Did you know that you can now grow many of your favouritevegetablesinreallyweirdcolours?
We’ve all grown up expecting carrots to be orange but these delicious orange sticks of yumminess were originally purple!
However, they now come in red, orange, yellow, purple, black and white. A true rainbow of crunchyliciousness.
So let’s stop expecting the usual white cauliflowers, green beans and pink radishes, let’s take advantage of the wide array of exciting colours these unique vegetables can also be grown in.
What’s more, the different colours of vegetable can actually mean better flavour, as well as, a higher nutrient content!
So what’s stopping you tasting these amazing variations in taste and colour??
Well to taste these unique vegetable your going to have to buy some seeds and grow your own.
But don’t panic you don’t need a full allotment. Just a pot on the balcony or a corner in a raised bed is all you need to grow these vegetables.
Start with a seed your familiar with like carrots but choose a wacky variety and grow a few in a pot.
There’s nothing like pulling up your own wonky home grown carrots.You can even eat the leafy tops as greens in a salad, that’s a bonus you don’t get in shops often.
And you get to taste a wider variety of foods not just the tasteless, uniform ones the supermarkets sell.
Get munching those black carrots, blue potatoes and pink spring onions!!
Growing unique and unusual vegetables is great fun, the worst that can happen is you don’t grow anything, but if your successful, you can grow some weird vegetables,
I’d like to share with you some of my favourite unusual coloured vegetables I have come across.
Maybe even get the kids involved. I have found that giving kids food that they least expect can make a big change to their diet.
They see a familiar comforting shape like a pea. But it’s purple?? It’s intriguing to children who will try anything weird and wonderful.
Unique Vegetables To Grow With Your Kids
This one isn’t as unusual as it may sound, Purple Sprouting Broccoli is an allotmenteers stable although it can be expensive to buy in store.
Extremely hardy to grow and puts up with our cold Scottish weather very well. Sow in April to May and It’s ready to harvest in early Spring the following year.
It produces a succession of succulent purple spears of broccoli. As you harvest it the plant will continue to make more shoots in its attempt to flower and produce seeds so be sure to keep picking every few days.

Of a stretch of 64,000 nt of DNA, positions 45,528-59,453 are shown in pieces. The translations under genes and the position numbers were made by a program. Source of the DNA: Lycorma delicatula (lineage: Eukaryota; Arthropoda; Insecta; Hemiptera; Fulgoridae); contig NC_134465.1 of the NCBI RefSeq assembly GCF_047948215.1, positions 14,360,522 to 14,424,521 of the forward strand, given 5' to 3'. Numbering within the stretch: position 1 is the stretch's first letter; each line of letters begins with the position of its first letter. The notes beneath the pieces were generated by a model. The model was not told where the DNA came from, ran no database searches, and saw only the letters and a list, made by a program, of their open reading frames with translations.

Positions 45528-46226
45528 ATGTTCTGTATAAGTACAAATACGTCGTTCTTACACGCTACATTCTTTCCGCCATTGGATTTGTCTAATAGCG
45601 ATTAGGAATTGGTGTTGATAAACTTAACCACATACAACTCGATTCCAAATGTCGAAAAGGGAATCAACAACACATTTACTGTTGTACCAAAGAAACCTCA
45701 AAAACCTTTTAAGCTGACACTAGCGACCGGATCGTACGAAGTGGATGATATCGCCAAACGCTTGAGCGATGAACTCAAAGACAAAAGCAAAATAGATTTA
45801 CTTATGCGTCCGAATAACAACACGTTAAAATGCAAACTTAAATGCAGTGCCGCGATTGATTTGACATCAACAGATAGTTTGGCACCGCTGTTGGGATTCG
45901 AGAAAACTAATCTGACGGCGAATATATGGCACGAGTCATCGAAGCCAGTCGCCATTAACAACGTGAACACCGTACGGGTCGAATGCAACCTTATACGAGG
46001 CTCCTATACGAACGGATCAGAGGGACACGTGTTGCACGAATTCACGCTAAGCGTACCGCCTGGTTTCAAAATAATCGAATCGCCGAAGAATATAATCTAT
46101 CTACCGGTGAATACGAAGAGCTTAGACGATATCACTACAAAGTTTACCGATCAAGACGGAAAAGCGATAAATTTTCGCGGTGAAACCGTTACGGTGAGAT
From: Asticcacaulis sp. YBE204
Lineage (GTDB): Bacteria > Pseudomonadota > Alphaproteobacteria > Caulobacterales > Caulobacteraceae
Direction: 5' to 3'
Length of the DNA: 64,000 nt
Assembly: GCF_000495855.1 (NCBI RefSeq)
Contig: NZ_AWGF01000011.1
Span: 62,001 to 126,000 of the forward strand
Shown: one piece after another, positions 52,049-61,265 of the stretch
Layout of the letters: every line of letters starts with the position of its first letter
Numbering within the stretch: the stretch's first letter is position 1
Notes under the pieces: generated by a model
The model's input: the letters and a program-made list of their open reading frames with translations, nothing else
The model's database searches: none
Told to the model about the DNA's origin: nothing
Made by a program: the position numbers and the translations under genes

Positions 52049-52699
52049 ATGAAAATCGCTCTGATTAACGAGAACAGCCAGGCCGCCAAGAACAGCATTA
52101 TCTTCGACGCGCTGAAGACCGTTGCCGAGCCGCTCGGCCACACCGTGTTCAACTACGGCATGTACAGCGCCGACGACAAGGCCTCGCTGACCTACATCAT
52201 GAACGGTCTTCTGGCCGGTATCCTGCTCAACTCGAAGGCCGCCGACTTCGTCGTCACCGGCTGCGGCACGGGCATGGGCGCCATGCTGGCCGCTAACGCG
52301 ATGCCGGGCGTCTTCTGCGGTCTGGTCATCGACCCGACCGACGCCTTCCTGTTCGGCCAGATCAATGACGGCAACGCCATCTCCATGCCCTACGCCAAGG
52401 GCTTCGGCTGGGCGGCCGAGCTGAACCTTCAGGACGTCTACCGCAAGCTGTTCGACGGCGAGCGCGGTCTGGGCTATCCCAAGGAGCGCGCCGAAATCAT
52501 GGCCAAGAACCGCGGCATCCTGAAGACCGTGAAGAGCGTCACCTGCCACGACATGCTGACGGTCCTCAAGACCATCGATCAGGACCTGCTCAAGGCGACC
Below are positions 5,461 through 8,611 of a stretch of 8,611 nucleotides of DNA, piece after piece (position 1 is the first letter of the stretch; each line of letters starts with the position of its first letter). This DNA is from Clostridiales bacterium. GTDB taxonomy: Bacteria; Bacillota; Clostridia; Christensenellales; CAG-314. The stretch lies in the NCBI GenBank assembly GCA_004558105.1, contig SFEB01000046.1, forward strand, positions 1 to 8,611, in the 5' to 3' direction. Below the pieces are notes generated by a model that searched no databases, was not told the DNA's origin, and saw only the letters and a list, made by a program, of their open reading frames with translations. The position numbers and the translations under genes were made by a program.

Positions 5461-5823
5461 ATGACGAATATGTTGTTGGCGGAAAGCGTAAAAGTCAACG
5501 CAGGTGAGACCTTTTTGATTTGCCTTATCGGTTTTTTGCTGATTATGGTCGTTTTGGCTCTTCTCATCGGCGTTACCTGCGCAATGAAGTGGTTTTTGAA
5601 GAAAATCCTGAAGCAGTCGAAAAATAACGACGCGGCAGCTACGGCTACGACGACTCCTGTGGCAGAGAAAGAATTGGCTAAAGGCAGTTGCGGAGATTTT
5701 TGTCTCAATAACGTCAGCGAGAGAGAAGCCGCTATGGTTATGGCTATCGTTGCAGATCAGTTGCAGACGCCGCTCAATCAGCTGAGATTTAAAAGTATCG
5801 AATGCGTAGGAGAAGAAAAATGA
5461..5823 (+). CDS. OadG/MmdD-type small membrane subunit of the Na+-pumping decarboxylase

Full sun, sheltered, Height : 90 cm, Spread : 50 cm, Harvest : February – May
Multi coloured carrots have higher nutrient value than the standard orange ones. Vitamins such as Beta carotene. Coloured carrots also act as powerful antioxidants, grabbing and holding on to harmful free radicals in the body.
This amazing but mostly un-sung hero of the vegetable plot is one of my favourites. The deep fuchsia balls of flavour we used to have pickled as kids are amazing to go with salads, but there is so much more to this humble vegetable. Beetroot are known to boost the bodies immune system, and the roots are rich in potassium and folate, plus vitamin C.
Remember boiling beetroot can actually increase the nutrient value whereas pickling will reduce it.
Bright Lights Chard
Leaf Beet is an easy to grow spinach like vegetable packed with vitamin A. The leaves are delicious eaten raw in salads or cooked.
Most varieties are plain green with coloured stalks including gold, pink, orange, purple, red and white. They look wonderful mixed in a flower border just as much as they do in the vegetable plot.
The stalks can be eaten too as a vegetable boiled or steamed until tender.
Sow these seeds indoors in April and plant out after all frosts. Then pick as you like, right through to the following April. It stands well over winter and provides a tasty addition to Spring when not much else is growing.
Flying Saucers, Yellow, Stripy, Summer Squash and Courgettes
Courgettes (Zucchini) are high in vitamins A, C and E and taste delicious when either grilled, stir fried or lightly boiled. Generally varieties are a uniform dark green colour, but there are other colours available such as these yellow summer squashes.